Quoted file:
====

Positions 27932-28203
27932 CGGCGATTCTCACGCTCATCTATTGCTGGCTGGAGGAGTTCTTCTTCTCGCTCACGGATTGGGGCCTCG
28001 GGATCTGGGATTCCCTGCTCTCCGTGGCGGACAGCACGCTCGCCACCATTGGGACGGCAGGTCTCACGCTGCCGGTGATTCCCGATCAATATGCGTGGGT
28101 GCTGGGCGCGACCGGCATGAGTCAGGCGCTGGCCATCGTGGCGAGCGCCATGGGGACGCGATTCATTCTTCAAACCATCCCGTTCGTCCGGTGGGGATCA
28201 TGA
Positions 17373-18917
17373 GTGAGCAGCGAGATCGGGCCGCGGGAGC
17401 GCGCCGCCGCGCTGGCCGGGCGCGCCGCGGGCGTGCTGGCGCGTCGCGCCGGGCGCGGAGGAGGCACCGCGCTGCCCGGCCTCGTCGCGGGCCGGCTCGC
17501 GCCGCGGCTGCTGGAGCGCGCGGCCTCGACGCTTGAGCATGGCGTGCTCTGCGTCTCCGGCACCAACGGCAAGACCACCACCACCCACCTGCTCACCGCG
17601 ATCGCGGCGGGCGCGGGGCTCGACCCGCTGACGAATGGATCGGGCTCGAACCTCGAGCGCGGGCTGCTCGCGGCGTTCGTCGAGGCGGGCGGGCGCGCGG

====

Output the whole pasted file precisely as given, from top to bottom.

Positions 27932-28203
27932 CGGCGATTCTCACGCTCATCTATTGCTGGCTGGAGGAGTTCTTCTTCTCGCTCACGGATTGGGGCCTCG
28001 GGATCTGGGATTCCCTGCTCTCCGTGGCGGACAGCACGCTCGCCACCATTGGGACGGCAGGTCTCACGCTGCCGGTGATTCCCGATCAATATGCGTGGGT
28101 GCTGGGCGCGACCGGCATGAGTCAGGCGCTGGCCATCGTGGCGAGCGCCATGGGGACGCGATTCATTCTTCAAACCATCCCGTTCGTCCGGTGGGGATCA
28201 TGA
Positions 17373-18917
17373 GTGAGCAGCGAGATCGGGCCGCGGGAGC
17401 GCGCCGCCGCGCTGGCCGGGCGCGCCGCGGGCGTGCTGGCGCGTCGCGCCGGGCGCGGAGGAGGCACCGCGCTGCCCGGCCTCGTCGCGGGCCGGCTCGC
17501 GCCGCGGCTGCTGGAGCGCGCGGCCTCGACGCTTGAGCATGGCGTGCTCTGCGTCTCCGGCACCAACGGCAAGACCACCACCACCCACCTGCTCACCGCG
17601 ATCGCGGCGGGCGCGGGGCTCGACCCGCTGACGAATGGATCGGGCTCGAACCTCGAGCGCGGGCTGCTCGCGGCGTTCGTCGAGGCGGGCGGGCGCGCGG